Nine Types of Learners: The Enthusiast

Welcome back to our series on the nine different types of learners that lies at the heart of Story-Based Learning. Every learner is different and needs tailored conditions if they are to learn and grow to their full potential. Over the course of nine weeks we are highlighting a different type of student.   

Meet Elvis and Essie. 

Cheeky, charming, active, energetic. 

Life is a grand adventure for Enthusiasts and they love spontaneity and fun. They want to experience the world, to be happy and fulfilled. Pain is something to be avoided, why be sad when you can just focus on the positive instead? 

Learning Style

Enthusiasts have quick minds, allowing them to see patterns clearly and link different concepts. They learn by doing, by exploring and experimenting. ‘Hands on’ learning is the best for them and they get bored quickly if they have to do repetitive tasks or just stick to concepts. 

Elvis and Essie love to multitask, but sometimes this can lead to procrastination because they have taken on too much. If things start to get hard or repetitive, Enthusiasts will be tempted to move onto something more shiny and exciting. 

Joy is in the options, the new ideas and possibilities. Being naturally future-oriented, Elvis and Essie love making plans, connecting what they are doing now with something to come. They love to make plans and lists, but not necessarily to carry out the activities, more to marvel at the number of options they can identify. 

Environment

Because of the innate need for excitement and possibility, an Enthusiast will thrive in an environment that offers choice and variety. They appreciate a classroom that allows them to follow their curiosity, to experiment with with hands and engage with their classmates. 

Limitation feels demeaning or entrapping to Elvis and Essie – they want freedom and spontaneity, a fast-paced and interactive style of learning.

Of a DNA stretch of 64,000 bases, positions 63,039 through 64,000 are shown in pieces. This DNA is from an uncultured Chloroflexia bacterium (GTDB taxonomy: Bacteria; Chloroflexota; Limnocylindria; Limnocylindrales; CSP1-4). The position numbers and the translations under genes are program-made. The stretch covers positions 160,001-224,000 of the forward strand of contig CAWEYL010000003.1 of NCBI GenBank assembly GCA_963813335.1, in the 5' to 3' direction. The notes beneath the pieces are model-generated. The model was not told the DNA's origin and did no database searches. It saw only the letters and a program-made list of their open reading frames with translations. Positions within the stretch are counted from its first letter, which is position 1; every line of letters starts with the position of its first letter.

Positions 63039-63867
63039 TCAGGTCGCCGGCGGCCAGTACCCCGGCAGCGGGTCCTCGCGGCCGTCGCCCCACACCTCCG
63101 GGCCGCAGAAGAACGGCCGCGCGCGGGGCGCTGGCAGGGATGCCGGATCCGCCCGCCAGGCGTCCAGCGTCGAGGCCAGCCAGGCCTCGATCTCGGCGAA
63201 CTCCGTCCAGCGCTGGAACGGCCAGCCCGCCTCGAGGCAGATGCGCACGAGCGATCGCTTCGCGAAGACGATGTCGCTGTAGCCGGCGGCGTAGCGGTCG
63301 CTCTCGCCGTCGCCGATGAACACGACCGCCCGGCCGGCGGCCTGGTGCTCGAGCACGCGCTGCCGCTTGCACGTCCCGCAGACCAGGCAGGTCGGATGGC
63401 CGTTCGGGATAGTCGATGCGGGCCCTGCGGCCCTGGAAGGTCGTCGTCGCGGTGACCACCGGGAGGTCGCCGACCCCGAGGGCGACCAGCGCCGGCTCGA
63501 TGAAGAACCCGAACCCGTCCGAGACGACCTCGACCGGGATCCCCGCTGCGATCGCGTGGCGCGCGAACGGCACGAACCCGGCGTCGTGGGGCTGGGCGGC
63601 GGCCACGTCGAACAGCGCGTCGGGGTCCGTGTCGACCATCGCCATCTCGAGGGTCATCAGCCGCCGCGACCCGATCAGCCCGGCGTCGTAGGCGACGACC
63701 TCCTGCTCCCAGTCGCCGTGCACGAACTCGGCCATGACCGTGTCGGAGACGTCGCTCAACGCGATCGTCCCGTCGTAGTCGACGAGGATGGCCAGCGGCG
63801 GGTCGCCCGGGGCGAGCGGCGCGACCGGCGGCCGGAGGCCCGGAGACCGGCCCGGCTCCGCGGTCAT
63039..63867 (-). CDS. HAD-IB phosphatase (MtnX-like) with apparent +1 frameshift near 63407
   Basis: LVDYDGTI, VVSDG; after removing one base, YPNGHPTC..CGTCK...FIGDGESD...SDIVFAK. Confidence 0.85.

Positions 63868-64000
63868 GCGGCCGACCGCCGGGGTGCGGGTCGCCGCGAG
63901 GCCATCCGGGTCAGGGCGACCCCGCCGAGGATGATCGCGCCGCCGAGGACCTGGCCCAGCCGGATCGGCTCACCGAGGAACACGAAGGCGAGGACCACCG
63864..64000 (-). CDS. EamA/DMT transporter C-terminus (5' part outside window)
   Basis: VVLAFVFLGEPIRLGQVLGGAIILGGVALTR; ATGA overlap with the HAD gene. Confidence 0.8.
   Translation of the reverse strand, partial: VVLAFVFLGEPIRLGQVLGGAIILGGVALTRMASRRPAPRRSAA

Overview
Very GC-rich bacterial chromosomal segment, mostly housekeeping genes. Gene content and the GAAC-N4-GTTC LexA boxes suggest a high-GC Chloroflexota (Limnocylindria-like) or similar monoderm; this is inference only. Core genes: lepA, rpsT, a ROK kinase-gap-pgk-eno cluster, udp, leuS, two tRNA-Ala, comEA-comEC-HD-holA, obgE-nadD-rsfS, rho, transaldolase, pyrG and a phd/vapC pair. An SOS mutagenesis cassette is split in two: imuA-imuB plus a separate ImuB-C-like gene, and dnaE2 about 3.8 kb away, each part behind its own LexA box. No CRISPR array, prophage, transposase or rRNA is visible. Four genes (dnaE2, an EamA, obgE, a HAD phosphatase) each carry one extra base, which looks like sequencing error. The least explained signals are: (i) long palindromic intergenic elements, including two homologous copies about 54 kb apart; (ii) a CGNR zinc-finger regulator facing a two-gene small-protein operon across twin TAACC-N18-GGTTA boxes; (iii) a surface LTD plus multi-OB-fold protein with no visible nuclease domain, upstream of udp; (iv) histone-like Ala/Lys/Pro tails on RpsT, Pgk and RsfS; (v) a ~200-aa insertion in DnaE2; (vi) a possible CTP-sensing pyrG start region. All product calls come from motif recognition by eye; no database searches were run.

At times the high levels of energy in an Enthusiast can lead to them fidgeting or moving around (sometimes misunderstanding others’ need for space). When they do get in trouble, charm is their first line of defense and they often try to talk their way out of a tricky situation. 

Tips

If you have an Elvis or an Essie in your life, you can help them in the following ways:

  1. Learn to appreciate their zest for life. Enthusiasts can transform the ordinary into something exciting just by being themselves. 
  2. Help them to become accepting of the experience of pain. While this might feel terrifying to them, the confrontation builds such growth and will help them in their relationships later in life. 
  3. When they become tempted to cast an activity aside because of boredom, help them stay just a little longer. The more they practice this muscle, the more responsible and effective they will become. 
  4. Understand that boredom may mask fear or unwillingness to confront something. Use this as a prompt to allow them to go deeper in understanding themselves. 
  5. Go on an adventure with them once in a while. Experience what a joy it is to view life in a positive way most of the time, with a talent of reframing even the most horrible experiences. 

The Enthusiast can be the embodiment of pure joy in our world, allowing us to dream of a better way, an exciting future. With their strengths of vision, big-picture and future perspective, motivation and people gathering, these students can make our experience of life so much more rich and full. What a gift!

This category of learner has been based upon Type 7 of the Enneagram (or ‘The Enthusiast’). If you wish to delve more deeply into the psychology of the Enneagram, follow the links above. 

As the journey of self discovery is one best enjoyed by each individual, we suggest that you use this as an internal guide for yourself, rather than telling your children which type you think they might be. We do understand that each person is utterly unique and there will be variations within each type, but we have found this typology the most helpful for getting a basic understanding of human behaviour and motivation. 

Missed out on any of our previous articles? Check them out here:


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